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Enneagram for Professional Learning Communities

Updated: 3 days ago

For the past several years, I've spent some time studying the Enneagram, a personality typing model with ancient origins. Though the Enneagram is believed to have existed for several thousand years, it wasn't until the 1950s and 1960s that more modern conversations began around this personality typing.


A simple Google or Pinterest search will now take us to a plethora of resources and information related to the Enneagram. There are countless podcasts that describe it and many online courses and teachers as well. While there is now no shortage of information regarding the 9 types, I have yet to see anything about how these types may play out in educational settings or teams.




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I love learning about and studying people, and I especially love to learn about predictable dynamics between people. So when I think about two of my current passions--the Enneagram and teacher teams--I see a space for conversation.


The Enneagram, at it's core, is a tool for deeper understanding of ourselves. One of the ideas behind this typing is that we all possess each of the nine traits within us, but one trait in particular tends to be our dominant. I find this relevant to professional learning communities because often in team settings we shift into and out of our natural group tendencies. If teachers can know and share their type with their teammates, there is a high likelihood that with increased understanding there will be increased collaboration.



Enneagram and Professional Learning Communities
Enneagram Image



The Nine Types of the Enneagram Within a Professional Learning Community



In a PLC, a Type One may present as someone who initially needs a fair amount of clarity around exactly what is expected from the collaboration and work. It's not so much that they want to control or lead the work, they simply want to ensure they know what is expected so they can meet expectations.


A Type One's worst case scenario is not "pulling their weight" in the group or team. The next worst case scenario is having a teammate who does not pull their weight! Type Ones are open to collaboration and in fact appreciate it, when it is done well. They do not enjoy team projects where they have to monitor substandard work (which is almost always all work that is completed because if it is not perfect, the Type One experiences frustration).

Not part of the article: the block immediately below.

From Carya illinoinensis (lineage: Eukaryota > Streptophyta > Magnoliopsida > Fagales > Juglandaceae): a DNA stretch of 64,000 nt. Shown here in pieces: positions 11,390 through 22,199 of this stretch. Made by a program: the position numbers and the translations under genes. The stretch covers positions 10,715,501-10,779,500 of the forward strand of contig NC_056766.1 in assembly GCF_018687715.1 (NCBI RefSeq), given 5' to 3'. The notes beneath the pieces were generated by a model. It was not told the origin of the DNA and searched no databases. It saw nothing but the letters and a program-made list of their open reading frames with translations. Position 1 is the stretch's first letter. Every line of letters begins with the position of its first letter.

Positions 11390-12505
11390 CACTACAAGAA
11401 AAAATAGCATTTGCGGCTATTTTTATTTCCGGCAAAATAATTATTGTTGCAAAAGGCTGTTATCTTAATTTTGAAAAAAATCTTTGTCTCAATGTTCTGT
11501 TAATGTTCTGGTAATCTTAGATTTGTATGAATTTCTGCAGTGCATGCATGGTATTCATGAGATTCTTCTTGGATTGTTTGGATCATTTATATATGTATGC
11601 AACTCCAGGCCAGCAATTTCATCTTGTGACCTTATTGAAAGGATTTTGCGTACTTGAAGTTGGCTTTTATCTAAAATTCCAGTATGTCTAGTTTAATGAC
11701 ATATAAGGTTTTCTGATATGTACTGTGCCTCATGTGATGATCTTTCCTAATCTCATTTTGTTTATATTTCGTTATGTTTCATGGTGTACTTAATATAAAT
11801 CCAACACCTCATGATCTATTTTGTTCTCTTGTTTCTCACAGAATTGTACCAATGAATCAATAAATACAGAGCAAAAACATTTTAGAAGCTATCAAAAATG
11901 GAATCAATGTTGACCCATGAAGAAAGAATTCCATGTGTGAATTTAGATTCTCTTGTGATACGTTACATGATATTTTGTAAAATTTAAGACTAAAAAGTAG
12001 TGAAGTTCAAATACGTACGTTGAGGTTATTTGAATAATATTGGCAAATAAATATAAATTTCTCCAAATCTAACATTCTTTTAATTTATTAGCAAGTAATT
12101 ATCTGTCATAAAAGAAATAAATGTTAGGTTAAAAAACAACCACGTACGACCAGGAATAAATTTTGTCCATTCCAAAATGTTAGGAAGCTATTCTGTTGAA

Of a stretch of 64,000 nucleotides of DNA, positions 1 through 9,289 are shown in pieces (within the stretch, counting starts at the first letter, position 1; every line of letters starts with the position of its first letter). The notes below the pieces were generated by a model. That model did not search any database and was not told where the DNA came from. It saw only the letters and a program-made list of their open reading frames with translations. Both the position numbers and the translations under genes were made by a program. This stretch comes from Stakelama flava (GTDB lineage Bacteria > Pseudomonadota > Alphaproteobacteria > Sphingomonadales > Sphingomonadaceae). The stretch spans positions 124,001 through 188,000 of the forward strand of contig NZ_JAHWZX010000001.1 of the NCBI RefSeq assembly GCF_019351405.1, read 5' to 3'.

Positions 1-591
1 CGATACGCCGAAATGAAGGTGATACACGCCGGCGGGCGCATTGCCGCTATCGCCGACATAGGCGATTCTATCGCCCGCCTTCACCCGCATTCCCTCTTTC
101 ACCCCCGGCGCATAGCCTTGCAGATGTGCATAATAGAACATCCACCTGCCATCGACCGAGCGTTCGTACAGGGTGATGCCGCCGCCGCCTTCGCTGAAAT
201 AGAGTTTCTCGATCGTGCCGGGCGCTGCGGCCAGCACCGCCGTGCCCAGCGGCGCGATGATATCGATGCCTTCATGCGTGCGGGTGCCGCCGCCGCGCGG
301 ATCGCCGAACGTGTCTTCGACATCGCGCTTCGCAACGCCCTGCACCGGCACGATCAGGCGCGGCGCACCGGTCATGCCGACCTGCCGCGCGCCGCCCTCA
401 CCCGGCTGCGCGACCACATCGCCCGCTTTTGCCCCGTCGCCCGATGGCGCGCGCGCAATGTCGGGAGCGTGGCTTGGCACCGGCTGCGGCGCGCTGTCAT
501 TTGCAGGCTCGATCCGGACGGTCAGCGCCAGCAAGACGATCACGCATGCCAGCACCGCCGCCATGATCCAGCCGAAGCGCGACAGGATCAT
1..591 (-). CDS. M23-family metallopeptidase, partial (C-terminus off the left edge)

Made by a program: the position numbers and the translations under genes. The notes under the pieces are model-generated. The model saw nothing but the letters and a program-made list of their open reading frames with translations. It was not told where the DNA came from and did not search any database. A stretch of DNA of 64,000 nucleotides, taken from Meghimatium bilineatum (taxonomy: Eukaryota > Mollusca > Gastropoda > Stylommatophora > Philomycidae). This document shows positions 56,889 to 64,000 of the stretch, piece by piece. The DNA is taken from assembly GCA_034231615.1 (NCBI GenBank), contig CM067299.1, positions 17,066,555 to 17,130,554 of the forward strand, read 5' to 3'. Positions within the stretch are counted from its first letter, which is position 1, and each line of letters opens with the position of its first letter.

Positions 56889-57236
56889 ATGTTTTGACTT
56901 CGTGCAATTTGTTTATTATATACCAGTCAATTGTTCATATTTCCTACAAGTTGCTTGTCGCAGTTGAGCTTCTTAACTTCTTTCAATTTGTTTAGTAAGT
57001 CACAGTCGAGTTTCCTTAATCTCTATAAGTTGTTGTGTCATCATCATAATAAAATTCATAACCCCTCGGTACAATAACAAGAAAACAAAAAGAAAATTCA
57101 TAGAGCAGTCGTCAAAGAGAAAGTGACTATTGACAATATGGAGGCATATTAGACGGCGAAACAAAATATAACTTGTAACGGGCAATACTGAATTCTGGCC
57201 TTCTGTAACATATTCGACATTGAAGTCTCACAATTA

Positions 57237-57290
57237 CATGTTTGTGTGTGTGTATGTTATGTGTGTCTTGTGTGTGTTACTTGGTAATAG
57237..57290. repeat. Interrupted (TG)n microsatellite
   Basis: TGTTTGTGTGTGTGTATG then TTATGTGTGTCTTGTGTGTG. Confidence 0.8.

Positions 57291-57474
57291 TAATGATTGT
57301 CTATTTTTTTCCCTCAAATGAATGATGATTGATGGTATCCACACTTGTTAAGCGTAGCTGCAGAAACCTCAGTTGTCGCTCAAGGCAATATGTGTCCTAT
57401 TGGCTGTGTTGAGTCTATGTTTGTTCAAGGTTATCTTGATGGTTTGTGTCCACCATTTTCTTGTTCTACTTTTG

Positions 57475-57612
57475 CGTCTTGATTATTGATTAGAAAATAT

Type Ones may enjoy making materials (so they can ensure quality control or correct font usage) and they also respect deadlines, agendas, and accountability. A Type One may appreciate a bit of oversight from the principal or district because they prefer to work in a system where everyone is held to high standards (including themselves).


The Type One's biggest critic is themselves, so remember that if your teammate seems to shut down, withhold ideas, or withdraw. It may not be that they don't want to collaborate; it may be that they are afraid or nervous to share their work out of fear of inadequacy.


Anything less than perfect can be a bit hard for a Type One, so looking at data could be triggering, or it could be liberating. Type Ones like to live in the reality of what is and then work to make it the best it can be. In some ways, the responding to data portion of a PLC may be where a Type One thrives--because they want to things to be good, better, best--so they are willing to try and try again.


 


In a PLC, the Type Two is everyone's best friend. This person is highly-relational and driven to find meaning through connection with others. A Type Two is very excited to have a collaborative team to work with, and they value the voices of every member of the group.


A Type Two's worst case scenario would look like a group that simply does not talk or collaborate. If the team does not share, smile, or connect, the Type Two may personalize this to be their fault (even though it isn't!) A Type Two wants to ensure connection between all members, so to be in a team that does not connect...well that's pretty terrible.